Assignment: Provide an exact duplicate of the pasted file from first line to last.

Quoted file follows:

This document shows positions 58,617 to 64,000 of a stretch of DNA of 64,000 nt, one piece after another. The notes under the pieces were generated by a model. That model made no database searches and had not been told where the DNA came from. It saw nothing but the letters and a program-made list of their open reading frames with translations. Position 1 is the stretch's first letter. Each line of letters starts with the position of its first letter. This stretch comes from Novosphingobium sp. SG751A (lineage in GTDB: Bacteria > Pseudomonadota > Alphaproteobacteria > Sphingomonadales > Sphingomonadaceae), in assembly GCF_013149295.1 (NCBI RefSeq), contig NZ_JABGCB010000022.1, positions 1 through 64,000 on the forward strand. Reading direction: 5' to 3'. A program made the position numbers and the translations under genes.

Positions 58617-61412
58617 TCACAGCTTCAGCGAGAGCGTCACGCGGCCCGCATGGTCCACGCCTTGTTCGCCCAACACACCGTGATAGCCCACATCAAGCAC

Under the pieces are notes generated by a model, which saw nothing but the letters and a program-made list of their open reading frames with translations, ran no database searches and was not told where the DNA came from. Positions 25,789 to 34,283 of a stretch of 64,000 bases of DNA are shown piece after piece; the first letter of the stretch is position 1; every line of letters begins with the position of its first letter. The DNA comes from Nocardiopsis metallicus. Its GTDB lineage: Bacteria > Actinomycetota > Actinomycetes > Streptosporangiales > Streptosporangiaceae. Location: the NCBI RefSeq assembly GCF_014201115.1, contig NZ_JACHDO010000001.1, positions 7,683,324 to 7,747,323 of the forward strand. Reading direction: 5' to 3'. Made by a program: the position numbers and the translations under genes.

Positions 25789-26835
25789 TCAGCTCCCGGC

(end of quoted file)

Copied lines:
This document shows positions 58,617 to 64,000 of a stretch of DNA of 64,000 nt, one piece after another. The notes under the pieces were generated by a model. That model made no database searches and had not been told where the DNA came from. It saw nothing but the letters and a program-made list of their open reading frames with translations. Position 1 is the stretch's first letter. Each line of letters starts with the position of its first letter. This stretch comes from Novosphingobium sp. SG751A (lineage in GTDB: Bacteria > Pseudomonadota > Alphaproteobacteria > Sphingomonadales > Sphingomonadaceae), in assembly GCF_013149295.1 (NCBI RefSeq), contig NZ_JABGCB010000022.1, positions 1 through 64,000 on the forward strand. Reading direction: 5' to 3'. A program made the position numbers and the translations under genes.

Positions 58617-61412
58617 TCACAGCTTCAGCGAGAGCGTCACGCGGCCCGCATGGTCCACGCCTTGTTCGCCCAACACACCGTGATAGCCCACATCAAGCAC

Under the pieces are notes generated by a model, which saw nothing but the letters and a program-made list of their open reading frames with translations, ran no database searches and was not told where the DNA came from. Positions 25,789 to 34,283 of a stretch of 64,000 bases of DNA are shown piece after piece; the first letter of the stretch is position 1; every line of letters begins with the position of its first letter. The DNA comes from Nocardiopsis metallicus. Its GTDB lineage: Bacteria > Actinomycetota > Actinomycetes > Streptosporangiales > Streptosporangiaceae. Location: the NCBI RefSeq assembly GCF_014201115.1, contig NZ_JACHDO010000001.1, positions 7,683,324 to 7,747,323 of the forward strand. Reading direction: 5' to 3'. Made by a program: the position numbers and the translations under genes.

Positions 25789-26835
25789 TCAGCTCCCGGC